"We did some Australia-y, Canada-y, socialist-y things, but the result was virtually 100 percent retention.”
Like many people without children, I live in a world of blissful ignorance about the often-messy logistics that go along with caring for a tiny proto-human. Jason Graham-Nye, the CEO and co-founder of gDiapers, a GOOD Company finalist, was in a similar place when he and his wife, Kim, had their first child and came face-to-face with the diaper situation.
Gross? Sure. But worse, synthetic plastics aren’t the best thing to put on a baby’s bottom, and once they’ve been used, diapers end up haunting landfills for hundreds of years, contributing enormously to our waste problem.
Before the Graham-Nyes started their business, parents in the United States could get either disposables or cloth diapers that they would wash and reuse (a hassle factory), but little else was available in the $5 billion diaper market.
Kim and Jason are from Australia, where they discovered a kind of hybrid diaper—cloth with disposable, biodegradable inserts—and bought the intellectual property rights outside of Oceana. They decided to set up shop in Portland, Oregon because of its green-friendly reputation and the United States’ friendliness to entrepreneurs.
Their company, gDiaper, was born. Among their first problems? Dealing with their other children.
“When we got here, we were pregnant, we had a two-year-old, and we really needed a nanny to look after our two-year-old—I’m the CEO and my wife is the president,” Jason explains. “As we started hiring people, we thought, we’ll share a nanny with our coworkers, and then the nanny became on-site daycare.”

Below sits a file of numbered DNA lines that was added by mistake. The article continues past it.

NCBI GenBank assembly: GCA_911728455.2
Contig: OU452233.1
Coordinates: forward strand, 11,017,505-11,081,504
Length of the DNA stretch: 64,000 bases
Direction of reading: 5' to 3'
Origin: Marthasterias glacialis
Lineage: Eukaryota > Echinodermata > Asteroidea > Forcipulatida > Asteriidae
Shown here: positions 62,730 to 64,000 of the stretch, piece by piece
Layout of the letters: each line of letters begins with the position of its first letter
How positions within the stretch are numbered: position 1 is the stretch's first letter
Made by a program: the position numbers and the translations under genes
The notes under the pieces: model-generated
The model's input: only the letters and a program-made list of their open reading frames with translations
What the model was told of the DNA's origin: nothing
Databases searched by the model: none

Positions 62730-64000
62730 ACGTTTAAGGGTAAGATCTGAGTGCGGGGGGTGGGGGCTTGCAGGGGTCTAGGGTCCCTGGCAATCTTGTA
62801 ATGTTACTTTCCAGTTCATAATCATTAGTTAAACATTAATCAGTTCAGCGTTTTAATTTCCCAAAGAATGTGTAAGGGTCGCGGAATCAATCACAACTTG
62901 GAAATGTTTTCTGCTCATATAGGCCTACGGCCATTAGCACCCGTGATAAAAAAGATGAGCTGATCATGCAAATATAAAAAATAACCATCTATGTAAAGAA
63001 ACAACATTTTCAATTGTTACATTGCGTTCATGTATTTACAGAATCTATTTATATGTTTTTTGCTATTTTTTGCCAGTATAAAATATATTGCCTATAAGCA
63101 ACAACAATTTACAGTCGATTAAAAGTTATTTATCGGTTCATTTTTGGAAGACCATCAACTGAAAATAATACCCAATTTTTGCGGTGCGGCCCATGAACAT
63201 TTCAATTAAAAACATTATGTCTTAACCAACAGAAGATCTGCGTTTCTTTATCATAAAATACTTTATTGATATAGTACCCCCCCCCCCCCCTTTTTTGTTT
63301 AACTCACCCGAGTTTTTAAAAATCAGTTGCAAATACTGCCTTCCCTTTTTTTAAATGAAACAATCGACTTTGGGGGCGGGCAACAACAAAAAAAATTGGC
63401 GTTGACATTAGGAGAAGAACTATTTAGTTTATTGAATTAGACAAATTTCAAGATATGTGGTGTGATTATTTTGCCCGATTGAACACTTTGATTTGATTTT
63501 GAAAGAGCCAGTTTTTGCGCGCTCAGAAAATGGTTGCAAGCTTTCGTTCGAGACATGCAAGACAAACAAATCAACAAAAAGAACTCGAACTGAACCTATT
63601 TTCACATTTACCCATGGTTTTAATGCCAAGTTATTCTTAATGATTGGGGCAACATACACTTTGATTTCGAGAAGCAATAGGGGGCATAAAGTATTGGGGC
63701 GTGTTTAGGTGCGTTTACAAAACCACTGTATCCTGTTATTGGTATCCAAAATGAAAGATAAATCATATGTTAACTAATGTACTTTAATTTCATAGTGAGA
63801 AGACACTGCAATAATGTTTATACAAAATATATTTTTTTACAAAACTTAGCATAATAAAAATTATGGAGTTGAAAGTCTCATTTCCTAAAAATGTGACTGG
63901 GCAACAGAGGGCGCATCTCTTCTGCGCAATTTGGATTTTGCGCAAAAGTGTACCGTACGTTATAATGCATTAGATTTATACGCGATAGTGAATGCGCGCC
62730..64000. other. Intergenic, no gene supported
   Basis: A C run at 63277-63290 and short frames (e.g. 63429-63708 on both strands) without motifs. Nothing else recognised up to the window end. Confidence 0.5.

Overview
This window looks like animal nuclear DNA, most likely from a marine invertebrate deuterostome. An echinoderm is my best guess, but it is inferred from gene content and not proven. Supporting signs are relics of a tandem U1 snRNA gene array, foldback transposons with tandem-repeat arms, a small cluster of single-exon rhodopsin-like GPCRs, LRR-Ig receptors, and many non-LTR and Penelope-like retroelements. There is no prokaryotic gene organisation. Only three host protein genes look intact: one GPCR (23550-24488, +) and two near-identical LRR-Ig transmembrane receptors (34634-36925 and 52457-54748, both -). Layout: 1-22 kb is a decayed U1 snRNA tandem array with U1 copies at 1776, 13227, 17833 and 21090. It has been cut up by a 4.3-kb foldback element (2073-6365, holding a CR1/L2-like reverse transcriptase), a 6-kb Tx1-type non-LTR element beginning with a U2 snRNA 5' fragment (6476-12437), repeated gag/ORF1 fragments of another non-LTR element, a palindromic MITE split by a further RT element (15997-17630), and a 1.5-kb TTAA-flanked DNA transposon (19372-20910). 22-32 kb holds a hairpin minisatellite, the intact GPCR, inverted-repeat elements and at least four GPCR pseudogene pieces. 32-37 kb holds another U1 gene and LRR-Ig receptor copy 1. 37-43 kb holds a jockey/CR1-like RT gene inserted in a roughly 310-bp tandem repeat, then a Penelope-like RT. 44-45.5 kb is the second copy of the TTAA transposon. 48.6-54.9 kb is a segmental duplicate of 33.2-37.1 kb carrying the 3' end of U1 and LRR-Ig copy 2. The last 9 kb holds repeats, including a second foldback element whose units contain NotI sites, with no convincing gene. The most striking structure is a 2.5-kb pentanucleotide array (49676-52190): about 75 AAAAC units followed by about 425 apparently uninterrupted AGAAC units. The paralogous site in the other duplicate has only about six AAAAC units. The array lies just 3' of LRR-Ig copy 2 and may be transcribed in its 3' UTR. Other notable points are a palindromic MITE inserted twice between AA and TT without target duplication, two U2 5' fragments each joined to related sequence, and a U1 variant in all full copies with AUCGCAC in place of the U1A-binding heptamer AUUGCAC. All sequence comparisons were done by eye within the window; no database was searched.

The company now offers on-site daycare to all of its employees, and other benefits like a three-month maternity leave, paid family time off for illness, and flex time “like you wouldn’t believe,” Graham-Nye says.
The company’s human resources policies started off in part because of the two founders’ backgrounds.
“Being from Australia and my wife’s from Canada, I just put in four weeks paid time off, it’s four weeks, that’s what they’re getting,” Graham-Nye says, a move that initially surprised some of their employees. “That was the beginning of oh, America’s not like Australia! We did some Australia-y, Canada-y, socialist-y things, but the result was virtually 100 percent retention.”
That was important to Graham-Nye, who saw his company as a venue to make both money and meaning, things he’d achieved separately in earlier careers as a stockbroker and high school teacher (his wife did the same, working for the United Nations and then at a startup).
“So many startups are sweatshops, virtually,” he says. “My wife and I were young parents and we couldn’t do it, and we created an environment that’s really sustainable.”
The strategy has succeeded: gDiapers has seen a steady increase in sales and received numerous awards for its products, marketing and social responsibility practices. It probably helps that some of the research and development happens so close to home.